President Obama moved to put this week's election behind him with a deep pivot toward the upcoming House vote on health care reform, but fallout from the voting is likely to follow him to Capitol Hill.
The president made an unannounced stop in the White House briefing room to talk tough about the reform bill, touting endorsements by the American Medical Association and the American Association of Retired Persons.
“They know it will protect the benefits our seniors receive, not cut them,” Obama said. “So I want everybody to remember that the next time you hear the same tired arguments to the contrary from the insurance companies and their lobbyists, and remember this endorsement the next time you see a bunch of misleading ads on television.”
The administration has tried to argue the election results, notably Democrat Bill Owens' win in New York's 23rd Congressional District, long a Republican stronghold, is a clear signal that moderate Democrats should support health care reform.
But many Democrats seem to find more instructive the lessons of the Virginia governor's race, where Republican Bob McDonnell defeated Democrat Creigh Deeds in part by depicting him as an enthusiastic supporter of Obama's policy agenda.
The president on Friday will make a rare stop on Capitol Hill to address the House Democratic Caucus ahead of Saturday night's scheduled health care vote. White House press secretary Robert Gibbs said the visit shouldn't be interpreted as a sign Obama is worried about votes.
“His visit is a sign of trying to continue to make progress and get this done,” Gibbs said.
The pressure is on Obama and the Democratic Party to deliver. Having run in 2008 on a promise of hope and change, progress on his agenda has been spotty. The at-best mixed results for Democrats on Tuesday portend a tough slog to next year's midterm elections, particularly without significant improvement in the economy.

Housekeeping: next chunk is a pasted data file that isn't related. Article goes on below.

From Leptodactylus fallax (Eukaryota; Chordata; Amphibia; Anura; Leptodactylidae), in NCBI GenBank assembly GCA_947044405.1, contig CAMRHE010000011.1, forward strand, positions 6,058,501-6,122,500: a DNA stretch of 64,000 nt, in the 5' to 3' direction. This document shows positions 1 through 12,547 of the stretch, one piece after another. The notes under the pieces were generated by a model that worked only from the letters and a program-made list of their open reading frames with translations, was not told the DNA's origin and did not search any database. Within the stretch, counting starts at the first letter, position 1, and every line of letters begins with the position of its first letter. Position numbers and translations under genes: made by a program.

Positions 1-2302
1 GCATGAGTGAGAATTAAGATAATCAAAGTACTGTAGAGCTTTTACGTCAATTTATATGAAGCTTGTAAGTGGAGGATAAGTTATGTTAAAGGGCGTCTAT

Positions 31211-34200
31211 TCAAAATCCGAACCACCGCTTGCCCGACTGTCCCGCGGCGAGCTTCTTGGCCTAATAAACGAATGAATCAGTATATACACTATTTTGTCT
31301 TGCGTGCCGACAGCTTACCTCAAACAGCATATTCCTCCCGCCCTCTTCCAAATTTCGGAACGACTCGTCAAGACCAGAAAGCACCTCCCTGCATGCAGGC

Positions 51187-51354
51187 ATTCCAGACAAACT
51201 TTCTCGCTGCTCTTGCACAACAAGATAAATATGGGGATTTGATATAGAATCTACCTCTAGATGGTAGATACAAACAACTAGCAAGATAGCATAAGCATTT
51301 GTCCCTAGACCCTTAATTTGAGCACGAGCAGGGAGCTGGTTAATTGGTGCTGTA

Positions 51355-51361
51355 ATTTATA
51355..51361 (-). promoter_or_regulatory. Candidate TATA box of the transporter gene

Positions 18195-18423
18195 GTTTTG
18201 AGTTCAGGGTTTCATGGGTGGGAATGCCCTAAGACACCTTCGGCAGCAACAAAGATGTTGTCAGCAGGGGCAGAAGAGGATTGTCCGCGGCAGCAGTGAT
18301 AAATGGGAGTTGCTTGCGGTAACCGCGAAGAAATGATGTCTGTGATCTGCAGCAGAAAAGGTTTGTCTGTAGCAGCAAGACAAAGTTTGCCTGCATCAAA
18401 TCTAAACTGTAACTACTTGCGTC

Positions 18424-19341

After a summertime free fall in the polls, Obama's job approval rating has leveled off and is now safely moored the mid-50s, according to several pollsters. But an erosion of support for the president's policies among independent voters is more worrisome.
The president has shored up his base in large part by stepping up his partisan rhetoric — taking on Rush Limbaugh, Fox News, former President George W. Bush and responding to criticism lodged by former Vice President Cheney.
His critics have also become more vocally partisan: Thousands of opponents of the current health care reform proposals rallied at the Capitol, putting the so-called Blue Dog Democrats on notice that they will be defeated in 2010 if they vote with Obama.
The president has steered clear of making any remarks on Tuesday's election, although he campaigned for Deeds and defeated Democratic New Jersey Gov. Jon Corzine. Gibbs said Obama did not watch election results.
But the president's avoidance of the topic meant the White House lost control of the postelection narrative. The job of filling in those story lines fell to worried Democrats.
In Virginia, four Democratic House members saw their districts vote for McConnell on Tuesday. It was a grim wake-up call for many, and a stark counterpoint to Owens' example in New York.
“Democrats are going to have to deliver for their base if they are going to excite their base,” said Rep. Gerry Connelly, freshman class president of the House and one of the Virginia Democrats whose districts went for McConnell.